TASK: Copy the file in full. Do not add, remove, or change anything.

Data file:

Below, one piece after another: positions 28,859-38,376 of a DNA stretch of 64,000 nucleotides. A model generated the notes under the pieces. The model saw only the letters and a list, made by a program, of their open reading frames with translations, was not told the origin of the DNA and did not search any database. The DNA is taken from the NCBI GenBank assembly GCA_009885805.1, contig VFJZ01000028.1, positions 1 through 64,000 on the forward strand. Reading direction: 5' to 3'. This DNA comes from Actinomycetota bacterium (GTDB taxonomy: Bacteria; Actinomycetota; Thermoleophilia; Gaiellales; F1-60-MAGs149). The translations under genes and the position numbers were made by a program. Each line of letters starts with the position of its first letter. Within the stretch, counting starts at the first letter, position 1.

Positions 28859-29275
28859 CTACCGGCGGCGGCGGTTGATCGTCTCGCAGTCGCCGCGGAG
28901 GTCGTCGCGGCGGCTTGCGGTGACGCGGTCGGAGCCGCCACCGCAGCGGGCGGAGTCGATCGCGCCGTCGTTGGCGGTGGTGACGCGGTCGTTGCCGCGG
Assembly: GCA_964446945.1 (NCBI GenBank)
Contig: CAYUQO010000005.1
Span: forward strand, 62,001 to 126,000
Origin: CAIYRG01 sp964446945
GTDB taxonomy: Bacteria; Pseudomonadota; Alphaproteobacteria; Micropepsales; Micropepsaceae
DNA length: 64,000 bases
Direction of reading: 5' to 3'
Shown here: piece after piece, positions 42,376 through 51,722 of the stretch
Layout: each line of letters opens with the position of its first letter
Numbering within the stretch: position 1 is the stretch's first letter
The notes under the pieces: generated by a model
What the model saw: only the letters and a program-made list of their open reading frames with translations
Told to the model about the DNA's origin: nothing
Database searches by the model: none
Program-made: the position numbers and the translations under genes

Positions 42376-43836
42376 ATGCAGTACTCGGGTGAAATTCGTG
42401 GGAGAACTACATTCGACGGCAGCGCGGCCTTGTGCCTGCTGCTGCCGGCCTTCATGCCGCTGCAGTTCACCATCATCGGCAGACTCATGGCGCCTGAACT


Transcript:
Below, one piece after another: positions 28,859-38,376 of a DNA stretch of 64,000 nucleotides. A model generated the notes under the pieces. The model saw only the letters and a list, made by a program, of their open reading frames with translations, was not told the origin of the DNA and did not search any database. The DNA is taken from the NCBI GenBank assembly GCA_009885805.1, contig VFJZ01000028.1, positions 1 through 64,000 on the forward strand. Reading direction: 5' to 3'. This DNA comes from Actinomycetota bacterium (GTDB taxonomy: Bacteria; Actinomycetota; Thermoleophilia; Gaiellales; F1-60-MAGs149). The translations under genes and the position numbers were made by a program. Each line of letters starts with the position of its first letter. Within the stretch, counting starts at the first letter, position 1.

Positions 28859-29275
28859 CTACCGGCGGCGGCGGTTGATCGTCTCGCAGTCGCCGCGGAG
28901 GTCGTCGCGGCGGCTTGCGGTGACGCGGTCGGAGCCGCCACCGCAGCGGGCGGAGTCGATCGCGCCGTCGTTGGCGGTGGTGACGCGGTCGTTGCCGCGG
Assembly: GCA_964446945.1 (NCBI GenBank)
Contig: CAYUQO010000005.1
Span: forward strand, 62,001 to 126,000
Origin: CAIYRG01 sp964446945
GTDB taxonomy: Bacteria; Pseudomonadota; Alphaproteobacteria; Micropepsales; Micropepsaceae
DNA length: 64,000 bases
Direction of reading: 5' to 3'
Shown here: piece after piece, positions 42,376 through 51,722 of the stretch
Layout: each line of letters opens with the position of its first letter
Numbering within the stretch: position 1 is the stretch's first letter
The notes under the pieces: generated by a model
What the model saw: only the letters and a program-made list of their open reading frames with translations
Told to the model about the DNA's origin: nothing
Database searches by the model: none
Program-made: the position numbers and the translations under genes

Positions 42376-43836
42376 ATGCAGTACTCGGGTGAAATTCGTG
42401 GGAGAACTACATTCGACGGCAGCGCGGCCTTGTGCCTGCTGCTGCCGGCCTTCATGCCGCTGCAGTTCACCATCATCGGCAGACTCATGGCGCCTGAACT